Doing the work elsewhere – Adding a job to the queue

I’ve previously shown you why you may want to put some tasks through a queuing system, what sort of jobs you could define, plus how to keep a worker process running for as long as you would like (but still be mindful of problems that happen).

In this post, I’ll show you how to put the messages into the queue, and we’ll also make a start on reading them back out.

For PHP, there are two BeanstalkD client libraries available.

Although I’ve previously used the first class in live code, I’m preferring the second, ‘Pheanstalk’, for this article. It is more regularly worked on, and uses object orientation to the fullest, plus it’s got a test suite (based on Simpletest, which is included in the download).

Using it, according to the example is simple:

The ‘pheanstalk_init.php’ file adds an autoloader, though you may find it advantageous to move the main class file hierarchy from where it had been downloaded into its own directory so that an existing (for example Zend Framework) auto-loader can find it.

As you see above, the Object Orientation lends itself well to (an optional) ‘fluid’ programming style, where an object is returned and then can be acted on in turn
$pheanstalk->useTube('testtube')->put("job payload goes here\n");

So, putting simple data into the queue, is, well, simple (as it should be). There are advantages in wrapping this simplicity into our own class though. Some examples

  • We want to put the same job into the queue multiple times – for example, a call to check some data in 1, 10 and 20 seconds time.
  • Adding a new default priority – or with multiple classes, a small range of defaults
  • adding in other (meta) information about the job that is being run, such as when it was queued, and how important it is. Some tasks might be urgent, but not important – ie, if we have the opportunity, run them now – but it doesn’t have to be run at all.

Each may be simple enough to create a simple loop, but it might be advantagous to push that down into a class – and especially with the final idea.

How to store the meta-information then? It should be a text-friendly, but concise format, and quick to parse. Here, JSON (or the related Yaml) fits the bill quite nicely.

Processing it at the other end, after it has been fetched by the worker is a simple matter of running ‘json_decode()’ and extracting the [‘task’] from the results before running it.

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6 comments on “Doing the work elsewhere – Adding a job to the queue
  1. LornaJane says:

    Thanks for this, I’m doing some beanstalk stuff now and finding a LOT of your resources around. Thanks for taking the time 🙂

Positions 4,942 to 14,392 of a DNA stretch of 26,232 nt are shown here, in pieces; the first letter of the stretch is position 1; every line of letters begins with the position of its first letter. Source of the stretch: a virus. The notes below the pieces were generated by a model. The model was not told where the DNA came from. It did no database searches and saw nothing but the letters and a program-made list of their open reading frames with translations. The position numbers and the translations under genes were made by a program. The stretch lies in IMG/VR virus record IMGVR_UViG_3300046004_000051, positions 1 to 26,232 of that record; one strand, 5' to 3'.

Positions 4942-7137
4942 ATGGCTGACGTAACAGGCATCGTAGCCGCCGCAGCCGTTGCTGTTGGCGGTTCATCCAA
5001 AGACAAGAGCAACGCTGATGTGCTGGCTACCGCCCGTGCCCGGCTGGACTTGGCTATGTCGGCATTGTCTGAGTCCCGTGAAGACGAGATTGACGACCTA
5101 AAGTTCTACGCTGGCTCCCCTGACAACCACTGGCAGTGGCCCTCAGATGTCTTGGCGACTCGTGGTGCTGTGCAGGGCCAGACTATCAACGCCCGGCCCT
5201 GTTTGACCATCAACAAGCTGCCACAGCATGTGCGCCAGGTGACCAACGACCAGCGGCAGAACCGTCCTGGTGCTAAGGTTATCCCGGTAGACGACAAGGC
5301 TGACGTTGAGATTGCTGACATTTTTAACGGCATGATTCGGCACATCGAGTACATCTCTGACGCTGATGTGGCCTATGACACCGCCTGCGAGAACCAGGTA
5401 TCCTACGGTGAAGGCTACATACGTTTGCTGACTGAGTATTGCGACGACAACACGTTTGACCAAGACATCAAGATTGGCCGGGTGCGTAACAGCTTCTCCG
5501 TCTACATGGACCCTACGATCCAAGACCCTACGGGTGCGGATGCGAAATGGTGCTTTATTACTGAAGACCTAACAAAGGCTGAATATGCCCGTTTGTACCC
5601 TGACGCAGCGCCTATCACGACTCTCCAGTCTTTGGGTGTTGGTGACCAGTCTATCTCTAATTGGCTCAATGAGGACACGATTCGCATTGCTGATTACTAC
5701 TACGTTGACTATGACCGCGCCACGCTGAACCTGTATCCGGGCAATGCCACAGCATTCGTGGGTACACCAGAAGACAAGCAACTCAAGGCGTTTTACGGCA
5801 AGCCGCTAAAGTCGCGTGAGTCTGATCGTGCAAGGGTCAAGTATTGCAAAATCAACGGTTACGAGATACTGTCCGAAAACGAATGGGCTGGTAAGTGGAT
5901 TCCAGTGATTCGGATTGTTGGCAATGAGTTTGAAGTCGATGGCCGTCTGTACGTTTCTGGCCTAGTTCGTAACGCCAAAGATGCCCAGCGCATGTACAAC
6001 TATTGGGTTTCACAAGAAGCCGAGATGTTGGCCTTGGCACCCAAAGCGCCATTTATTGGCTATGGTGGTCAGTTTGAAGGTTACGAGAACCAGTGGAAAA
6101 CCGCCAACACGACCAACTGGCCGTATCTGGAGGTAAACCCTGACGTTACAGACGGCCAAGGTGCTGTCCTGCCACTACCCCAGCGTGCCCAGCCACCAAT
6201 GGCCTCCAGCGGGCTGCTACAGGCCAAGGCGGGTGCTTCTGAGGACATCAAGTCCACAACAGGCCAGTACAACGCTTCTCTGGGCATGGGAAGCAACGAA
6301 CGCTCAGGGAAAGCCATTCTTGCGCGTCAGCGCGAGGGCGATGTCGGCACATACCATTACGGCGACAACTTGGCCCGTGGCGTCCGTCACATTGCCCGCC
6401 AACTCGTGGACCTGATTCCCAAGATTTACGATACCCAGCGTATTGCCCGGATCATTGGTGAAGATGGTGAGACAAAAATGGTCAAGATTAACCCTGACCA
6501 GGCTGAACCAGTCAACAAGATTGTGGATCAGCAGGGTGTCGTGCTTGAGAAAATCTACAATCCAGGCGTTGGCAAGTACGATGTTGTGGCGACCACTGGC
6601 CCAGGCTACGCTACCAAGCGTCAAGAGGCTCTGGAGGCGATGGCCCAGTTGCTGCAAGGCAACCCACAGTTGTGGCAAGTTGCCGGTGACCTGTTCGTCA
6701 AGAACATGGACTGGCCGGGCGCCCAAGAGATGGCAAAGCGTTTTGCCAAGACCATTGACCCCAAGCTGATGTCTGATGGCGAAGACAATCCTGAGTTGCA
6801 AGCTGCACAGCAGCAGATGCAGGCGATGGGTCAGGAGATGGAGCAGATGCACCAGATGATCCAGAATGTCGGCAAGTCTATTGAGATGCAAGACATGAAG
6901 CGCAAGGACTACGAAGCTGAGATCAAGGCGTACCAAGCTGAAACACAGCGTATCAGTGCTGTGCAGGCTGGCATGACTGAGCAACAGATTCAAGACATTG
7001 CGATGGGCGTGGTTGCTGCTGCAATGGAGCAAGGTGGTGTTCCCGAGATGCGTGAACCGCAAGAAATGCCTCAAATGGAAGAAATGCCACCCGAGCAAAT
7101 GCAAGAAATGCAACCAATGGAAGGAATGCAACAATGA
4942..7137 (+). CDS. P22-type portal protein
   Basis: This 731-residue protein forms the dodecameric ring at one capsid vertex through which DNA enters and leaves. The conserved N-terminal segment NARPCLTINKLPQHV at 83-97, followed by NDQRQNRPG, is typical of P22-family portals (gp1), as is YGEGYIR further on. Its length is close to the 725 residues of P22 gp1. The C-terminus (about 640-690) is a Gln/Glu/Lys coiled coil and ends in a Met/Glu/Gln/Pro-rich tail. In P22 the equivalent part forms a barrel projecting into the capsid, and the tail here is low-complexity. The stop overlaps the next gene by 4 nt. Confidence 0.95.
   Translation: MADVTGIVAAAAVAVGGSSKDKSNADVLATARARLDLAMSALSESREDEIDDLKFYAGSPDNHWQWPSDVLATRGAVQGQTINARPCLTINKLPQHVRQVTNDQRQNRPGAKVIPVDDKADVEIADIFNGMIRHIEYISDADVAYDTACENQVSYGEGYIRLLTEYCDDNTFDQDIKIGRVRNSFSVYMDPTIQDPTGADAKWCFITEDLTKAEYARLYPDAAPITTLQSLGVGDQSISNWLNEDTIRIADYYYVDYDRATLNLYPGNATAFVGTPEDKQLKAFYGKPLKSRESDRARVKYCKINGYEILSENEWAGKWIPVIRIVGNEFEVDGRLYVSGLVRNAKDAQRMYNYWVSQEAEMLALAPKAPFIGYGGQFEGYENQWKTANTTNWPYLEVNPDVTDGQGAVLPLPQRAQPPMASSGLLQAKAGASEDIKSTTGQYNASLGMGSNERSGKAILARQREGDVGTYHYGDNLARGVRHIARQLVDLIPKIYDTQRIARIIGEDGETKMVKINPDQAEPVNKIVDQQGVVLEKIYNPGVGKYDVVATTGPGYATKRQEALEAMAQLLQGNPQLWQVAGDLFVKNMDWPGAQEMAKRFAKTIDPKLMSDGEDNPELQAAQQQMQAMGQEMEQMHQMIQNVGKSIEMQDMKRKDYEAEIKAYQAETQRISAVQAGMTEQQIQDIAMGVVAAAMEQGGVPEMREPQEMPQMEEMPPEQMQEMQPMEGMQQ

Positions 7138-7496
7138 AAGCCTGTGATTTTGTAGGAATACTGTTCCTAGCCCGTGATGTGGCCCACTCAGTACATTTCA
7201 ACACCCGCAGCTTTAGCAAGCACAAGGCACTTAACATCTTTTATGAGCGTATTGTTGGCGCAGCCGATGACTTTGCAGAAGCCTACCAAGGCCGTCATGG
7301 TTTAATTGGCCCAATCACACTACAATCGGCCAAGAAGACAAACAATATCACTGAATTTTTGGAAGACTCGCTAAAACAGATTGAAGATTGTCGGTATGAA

2. Michael says:

    If I have multiple workers watching the same tube, can the same job overlap? Such as if one worker grabs a job, the other worker won’t grab the same job right, even if the first worker hasn’t finished?

    • alister says:

      The same job won’t be given to two (or more) workers unless the connection to the worker is dropped before it has been deleted, or unless the time allocated (the TTR) to run the particular job has expired. If it’s taking a long time, but the worker is handling it, you can also ‘TOUCH’ the job, to reset the clock.

      There’s also a writeup of this on the FAQ – – under “How does TTR work?”.

  3. Aaron says:

    Moving from Amazon SQS to Beanstalkd. Does $pheanstalk->watch() return the oldest item added to the tube? Or does it return multiple items? Also, can $priority be null? Will this effect FIFO order? If all items have the same priority are they delivered to the worker FIFO? Thanks. I would love to see more examples of pheanstalkd.

    • alister says:

      You don’t have to actively use priority, but in that case, just default it to some number (I’d personally say a fairly high number, and so make it a low-priority, in case you did want to set something as more important later). If there aren’t priorities being used, then it would be plain FIFO. Different priorities will then override the first-in-first-out order and be returned earlier.

      reserve() only returns one at a time (watch() just says where you will look for the items), but you can keep calling it to get more. In my last project, I collected 100 items from the queue, fetched data about them all at the same time (from the Twitter API), and then went back to delete all 100 (via the job-ID I stored when I had read them originally).

      I hope this is useful to you. If you have a request for another post, Aaron, then please let me know what you would like to know more on, and I’ll see what I can do!

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